The National Library of Medicine (NLM), the world’s largest medical library & a component of the National Institutes of Health, & the National Endowment for the Humanities (NEH) have reaffirmed a partnership, originally established in 2012, to develop initiatives that explore the intersection of biomedical AND humanities research.
This collaboration will bring together scholars, scientists, librarians, archivists, curators, technical information specialists, healthcare professionals, cultural heritage professionals, AND others in the humanities & biomedical communities in order to share expertise & develop new research agendas.
NEH Elder Deputy Chairman Jon Parrish Peede and NLM Director Patricia Flatley Brennan, RN, PhD, signed the memorandum of understanding extending the partnership agreement through 2021 shortly before Viral Networks: An Advanced Workshop in Digital Humanities & Medical History. Hosted by the NLM & supported by NEH through a grant to Virginia Tech, this 3-day workshop convened scholars of medical history whose research shows promise for making innovative use of methods, tools, & data from the digital humanities.
“These partnerships are quite important to the NLM because they help to create & sustain an interdisciplinary & collaborative platform for discovery at the Library & across the NIH campus,” said NLM Director Brennan. “Creating such a platform is a key goal of our new strategic plan & commitment to growing infrastructure AND supporting data-driven scholarship and investigation for the benefit of medical research as well as the disciplines that intersect with medical research, like the humanities & medical humanities.”
“NEH is pleased to team up with the NLM to help support conferences and workshops aimed at training historians of medicine on the latest research techniques & to bring together biomedical scientists AND humanists to explore possibilities of a collaborative nature,” said NEH Elder Deputy Chairman Peede. “We look forward to many more fruitful ventures between our two organizations as we push both the boundaries of the humanities & the biosciences together.”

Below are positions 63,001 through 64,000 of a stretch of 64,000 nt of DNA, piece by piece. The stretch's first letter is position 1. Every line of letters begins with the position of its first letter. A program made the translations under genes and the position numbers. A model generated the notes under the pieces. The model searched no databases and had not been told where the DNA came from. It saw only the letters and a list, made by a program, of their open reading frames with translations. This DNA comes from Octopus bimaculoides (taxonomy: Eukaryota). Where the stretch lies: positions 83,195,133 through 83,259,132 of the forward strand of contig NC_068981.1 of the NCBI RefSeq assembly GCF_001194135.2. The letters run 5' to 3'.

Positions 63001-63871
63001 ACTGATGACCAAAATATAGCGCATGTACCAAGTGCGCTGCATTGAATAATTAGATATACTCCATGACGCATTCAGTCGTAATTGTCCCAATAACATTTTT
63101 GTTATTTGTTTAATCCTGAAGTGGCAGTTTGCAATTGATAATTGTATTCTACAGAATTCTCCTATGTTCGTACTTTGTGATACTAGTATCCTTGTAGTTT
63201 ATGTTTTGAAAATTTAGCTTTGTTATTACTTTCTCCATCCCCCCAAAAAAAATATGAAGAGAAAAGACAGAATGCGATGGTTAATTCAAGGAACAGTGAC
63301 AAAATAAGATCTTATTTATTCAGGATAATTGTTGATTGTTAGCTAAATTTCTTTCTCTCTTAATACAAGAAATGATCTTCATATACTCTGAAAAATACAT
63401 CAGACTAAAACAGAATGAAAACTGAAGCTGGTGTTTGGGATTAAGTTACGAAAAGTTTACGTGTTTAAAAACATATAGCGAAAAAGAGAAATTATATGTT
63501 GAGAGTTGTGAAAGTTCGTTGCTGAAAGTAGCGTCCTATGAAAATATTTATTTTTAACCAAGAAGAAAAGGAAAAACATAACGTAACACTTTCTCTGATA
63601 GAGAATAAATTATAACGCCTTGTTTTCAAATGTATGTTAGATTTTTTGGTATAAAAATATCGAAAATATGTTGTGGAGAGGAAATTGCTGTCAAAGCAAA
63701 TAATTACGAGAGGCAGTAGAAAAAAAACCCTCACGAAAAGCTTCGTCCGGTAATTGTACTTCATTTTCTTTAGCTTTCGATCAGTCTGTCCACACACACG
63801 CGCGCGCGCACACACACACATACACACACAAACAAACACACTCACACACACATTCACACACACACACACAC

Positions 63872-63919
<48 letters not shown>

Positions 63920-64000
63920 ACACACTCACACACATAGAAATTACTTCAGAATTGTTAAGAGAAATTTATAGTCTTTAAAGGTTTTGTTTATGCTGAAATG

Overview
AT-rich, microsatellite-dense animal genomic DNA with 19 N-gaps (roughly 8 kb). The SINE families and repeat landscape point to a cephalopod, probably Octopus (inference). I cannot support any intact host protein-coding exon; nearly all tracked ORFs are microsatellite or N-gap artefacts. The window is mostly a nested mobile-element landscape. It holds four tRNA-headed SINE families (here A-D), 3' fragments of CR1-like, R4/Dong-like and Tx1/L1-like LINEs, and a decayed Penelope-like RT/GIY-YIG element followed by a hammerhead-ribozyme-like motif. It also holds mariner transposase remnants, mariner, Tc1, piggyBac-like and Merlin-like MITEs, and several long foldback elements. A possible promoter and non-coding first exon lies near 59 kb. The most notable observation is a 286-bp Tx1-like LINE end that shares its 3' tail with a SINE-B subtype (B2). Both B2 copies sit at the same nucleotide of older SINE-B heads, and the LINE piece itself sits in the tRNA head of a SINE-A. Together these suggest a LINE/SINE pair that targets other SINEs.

Viral Networks was the latest in a long series of collaborations between the NLM & NEH. Other collaborations have included the April 2016 workshop Images & Texts in Medical History: An Introduction to Methods, Tools, & Data from the Digital Humanities, which explored emerging approaches to the analysis of texts & images in the field of medical history; the April 2013 symposium Shared Horizons: Data, Biomedicine, & the Digital Humanities, which explored the intersection of digital humanities and biomedicine, & the October 2013 symposium An Epidemiology of Information: New Methods for Interpreting Disease AND Data, which explored new methods for large-scale data analysis of epidemic disease.
About the partner institutions:
National Endowment for the Humanities (NEH): Created in 1965 as an independent federal agency, the National Endowment for the Humanities supports research & learning in history, literature, philosophy, & other areas of the humanities by funding selected, peer-reviewed proposals from around the nation. Additional information about the National Endowment for the Humanities & its grant programs is available at: www.neh.gov.
National Library of Medicine (NLM): Part of the National Institutes of Health, NLM is the world’s largest medical library with more than 26 million items in its collection. A leader in information innovation, it is the developer of electronic information services used by scientists, health professionals & the public around the worldwide. NLM makes its information services known & available with the help of the National Network of Libraries of Medicine, which consists of over 6,000 member institutions, including eight Regional Medical Libraries. NLM conducts & supports research that applies computer & information science to meet the information needs of clinicians, public health administrators, biomedical researchers and consumers.